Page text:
Heritability of behavioral traits

Filed under: Behavior Genetics — Razib Khan @ 11:48 pm

As a father the content of my conversations with friends and acquaintances has changed somewhat. Whereas in my offline life discussions of behavior genetics rarely came up, now they loom large implicitly and explicitly. Though the vast majority of people I interact with have graduate degrees or are pursuing graduate degrees in the life sciences almost none of them are aware of the magnitude of the heritability of most bio-behavioral traits.

For those of you who forgot, heritability is a population wide statistic which assesses the proportion of variation in the population you can attribute to heritable genetic variation. So if heritability is 1.0 all of the variation is due genetic variation; offspring are just a linear combination of their parents. If heritability is ~0.0, then there’s basically no correlation between parents and offspring. Though, as I said, heritability is a population-wide statistic, it can be informative on an individual level. For example, the heritabiilty of height is ~0.90 in the Western world. To give you a sense of the expected height of the offspring of two individuals, just take the average (in sex-controlled standard deviation units) and shift it back toward the mean by 10%. There is going to be ...

June 26, 2012

Genes can be criminogenic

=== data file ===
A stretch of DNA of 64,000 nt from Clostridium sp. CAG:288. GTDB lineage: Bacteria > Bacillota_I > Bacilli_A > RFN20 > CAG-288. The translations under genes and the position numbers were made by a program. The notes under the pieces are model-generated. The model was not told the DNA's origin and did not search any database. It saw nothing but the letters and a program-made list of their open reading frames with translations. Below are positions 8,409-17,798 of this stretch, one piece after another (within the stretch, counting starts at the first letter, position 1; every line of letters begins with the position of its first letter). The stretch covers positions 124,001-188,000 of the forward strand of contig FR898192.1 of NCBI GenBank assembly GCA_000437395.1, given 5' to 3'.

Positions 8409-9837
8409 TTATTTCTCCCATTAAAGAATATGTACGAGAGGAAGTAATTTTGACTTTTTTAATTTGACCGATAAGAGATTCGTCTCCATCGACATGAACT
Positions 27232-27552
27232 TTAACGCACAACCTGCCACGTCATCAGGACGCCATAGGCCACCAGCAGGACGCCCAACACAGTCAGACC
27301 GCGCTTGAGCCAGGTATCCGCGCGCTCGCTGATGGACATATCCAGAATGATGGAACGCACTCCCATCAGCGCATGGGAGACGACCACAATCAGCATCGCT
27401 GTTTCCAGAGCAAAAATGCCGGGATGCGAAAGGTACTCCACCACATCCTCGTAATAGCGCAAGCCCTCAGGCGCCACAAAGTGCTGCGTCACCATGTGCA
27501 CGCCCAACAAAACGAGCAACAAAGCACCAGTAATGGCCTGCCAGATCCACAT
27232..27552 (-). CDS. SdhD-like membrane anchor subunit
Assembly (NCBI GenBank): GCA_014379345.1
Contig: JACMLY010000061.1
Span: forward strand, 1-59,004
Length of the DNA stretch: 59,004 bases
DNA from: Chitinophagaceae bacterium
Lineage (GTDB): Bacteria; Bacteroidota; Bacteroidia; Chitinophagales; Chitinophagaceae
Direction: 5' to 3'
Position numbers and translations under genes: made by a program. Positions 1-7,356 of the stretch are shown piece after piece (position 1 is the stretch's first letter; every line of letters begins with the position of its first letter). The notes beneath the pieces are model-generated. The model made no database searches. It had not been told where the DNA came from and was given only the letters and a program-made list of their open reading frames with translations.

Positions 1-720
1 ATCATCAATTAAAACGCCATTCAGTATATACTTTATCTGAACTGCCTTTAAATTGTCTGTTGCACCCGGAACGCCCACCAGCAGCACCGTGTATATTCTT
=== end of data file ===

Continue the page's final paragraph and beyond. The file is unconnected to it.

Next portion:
Filed under: Behavior Genetics — Razib Khan @ 10:40 pm

As a follow-up to my post below, I just wanted to check some recent literature on crime and heritability. I found this, Heritability, Assortative Mating and Gender Differences in Violent Crime: Results from a Total Population Sample Using Twin, Adoption, and Sibling Models:

Research addressing genetic and environmental determinants to antisocial behaviour suggests substantial variability across studies. Likewise, evidence for etiologic gender differences is mixed, and estimates might be biased due to assortative mating. We used longitudinal Swedish total population registers to estimate the heritability of objectively measured violent offending (convictions) in classic twin (N = 36,877 pairs), adoptee-parent (N = 5,068 pairs), adoptee-sibling (N = 10,610 pairs), and sibling designs (N = 1,521,066 pairs). Type and degree of assortative mating were calculated from comparisons between spouses of siblings and half-siblings, and across consecutive spouses. Heritability estimates for the liability of violent offending agreed with previously reported heritability for self-reported antisocial behaviour. While the sibling model yielded estimates similar to the twin model (A ≈ 55%, C ≈ 13%), adoptee-models appeared to underestimate familial effects (A ≈ 20–30%, C ≈ 0%). Assortative mating was moderate to strong (r spouse = 0.4), appeared to result from both phenotypic assortment and ...

June 25, 2012